and “sitter” (forS /forS ) alleles of the forager locus, eyeless
(Drosophila pax-6 homolog, ey[2]/ey[2]).
2.2. Collection and washing of Drosophila larvae
Because larvae spend most of their lives burrowed in food,
they are covered in food substrate when immediately removed
from the medium. This poses a problem in crawling assays,
as larvae covered in yeast will leave yeast trails as they crawl,
causing other larvae to follow their paths or be attracted to
them. To avoid this problem, the larvae were washed in distilled water after collection.
Using a small moistened paintbrush, approximately
200–400 larvae were collected from the molasses agar plates
and placed in a small amount of distilled water. After gently
stirring the water with the brush to aid in washing the larvae,
the water was removed and drained using a 1000 ␮L Pipetman. Clean distilled water was added again, and the washing
procedure was repeated two to three times until the larvae
were clean of yeast.
2.3. Behavioral assay and data collection
The effects of the bright light treatments on larvae crawling were assessed and quantified using a locomotion assay.
The apparatus was a 100 mm × 15 mm dish composed of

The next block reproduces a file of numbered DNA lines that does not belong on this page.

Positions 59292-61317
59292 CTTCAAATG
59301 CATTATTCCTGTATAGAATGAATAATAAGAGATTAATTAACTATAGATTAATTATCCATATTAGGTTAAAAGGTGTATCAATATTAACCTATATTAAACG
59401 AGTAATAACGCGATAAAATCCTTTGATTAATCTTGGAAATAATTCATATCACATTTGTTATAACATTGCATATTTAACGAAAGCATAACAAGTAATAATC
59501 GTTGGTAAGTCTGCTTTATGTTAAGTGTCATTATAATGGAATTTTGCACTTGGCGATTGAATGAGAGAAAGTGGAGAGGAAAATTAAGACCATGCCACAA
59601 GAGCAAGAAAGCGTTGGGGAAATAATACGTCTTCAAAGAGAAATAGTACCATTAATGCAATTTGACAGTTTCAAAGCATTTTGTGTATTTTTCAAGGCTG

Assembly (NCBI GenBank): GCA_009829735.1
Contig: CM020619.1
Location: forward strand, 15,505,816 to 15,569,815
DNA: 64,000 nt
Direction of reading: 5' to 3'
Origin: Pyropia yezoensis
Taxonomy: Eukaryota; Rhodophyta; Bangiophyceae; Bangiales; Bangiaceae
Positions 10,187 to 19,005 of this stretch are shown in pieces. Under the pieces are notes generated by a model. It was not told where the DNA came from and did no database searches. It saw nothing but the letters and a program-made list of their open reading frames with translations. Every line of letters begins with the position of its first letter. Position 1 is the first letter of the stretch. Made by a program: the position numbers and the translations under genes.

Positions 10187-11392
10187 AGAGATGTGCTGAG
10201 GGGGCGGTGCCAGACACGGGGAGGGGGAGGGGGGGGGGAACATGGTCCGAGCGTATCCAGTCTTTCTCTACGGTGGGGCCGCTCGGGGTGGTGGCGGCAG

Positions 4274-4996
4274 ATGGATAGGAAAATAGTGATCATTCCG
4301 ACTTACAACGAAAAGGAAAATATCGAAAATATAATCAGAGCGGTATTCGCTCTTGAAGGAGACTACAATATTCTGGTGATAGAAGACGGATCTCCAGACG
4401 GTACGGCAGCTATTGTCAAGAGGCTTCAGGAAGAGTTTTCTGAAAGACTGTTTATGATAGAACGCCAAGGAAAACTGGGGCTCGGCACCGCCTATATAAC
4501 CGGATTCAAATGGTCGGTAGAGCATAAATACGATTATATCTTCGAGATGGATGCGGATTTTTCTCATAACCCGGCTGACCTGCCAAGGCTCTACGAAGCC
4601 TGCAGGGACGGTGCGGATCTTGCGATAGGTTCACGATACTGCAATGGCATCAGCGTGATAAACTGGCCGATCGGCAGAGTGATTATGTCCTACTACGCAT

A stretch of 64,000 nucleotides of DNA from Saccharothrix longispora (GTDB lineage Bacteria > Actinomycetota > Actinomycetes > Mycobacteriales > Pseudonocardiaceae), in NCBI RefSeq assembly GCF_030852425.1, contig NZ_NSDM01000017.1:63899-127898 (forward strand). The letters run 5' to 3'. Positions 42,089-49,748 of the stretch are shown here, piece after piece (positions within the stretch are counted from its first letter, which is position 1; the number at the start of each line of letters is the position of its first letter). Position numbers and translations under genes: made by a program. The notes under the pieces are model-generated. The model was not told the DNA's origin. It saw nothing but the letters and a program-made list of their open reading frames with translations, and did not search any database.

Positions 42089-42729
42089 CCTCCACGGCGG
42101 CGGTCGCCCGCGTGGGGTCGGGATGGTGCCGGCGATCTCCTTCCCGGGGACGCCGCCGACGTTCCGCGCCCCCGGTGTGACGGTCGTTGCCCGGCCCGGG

2.3% agar with a circular hole (25 mm diameter) dug out in
the center. A small amount of cold yeast-water paste (50:50,
yeast from Lesaffre Yeast Corporation) was spread along the
edges of the hole prior to running the assay. In addition, the
larvae were gathered and put onto a spatula for transfer onto
the plate with a brush. At the start of the assay, the larvae
were placed and spread out 5 mm from the edge of the plate.
The assay was run for 60 min. To allow multiple simultaneous runs of the assay and faster counting of the larvae, the
assays were recorded in Quicktime movie format (.mov) using Apple iSight webcams and SecuritySpy software on a
Macintosh computer.
The larvae were scored by counting the number to reach
the edge of the yeast within each minute of the assay. Larvae
that crawled out of the yeast were scored only once. Those
larvae that did not make it to the yeast but were still mobile within the 60 min were marked with an infinity time.
Those that were not crawling (from possible injury during
collection/washing or treatment) were disregarded from the
assay.
No density-dependent effects were observed in any of the
assays. Increasing or decreasing the number of larvae tested
in the assays did not affect crawling speed or arrival times to
the yeast.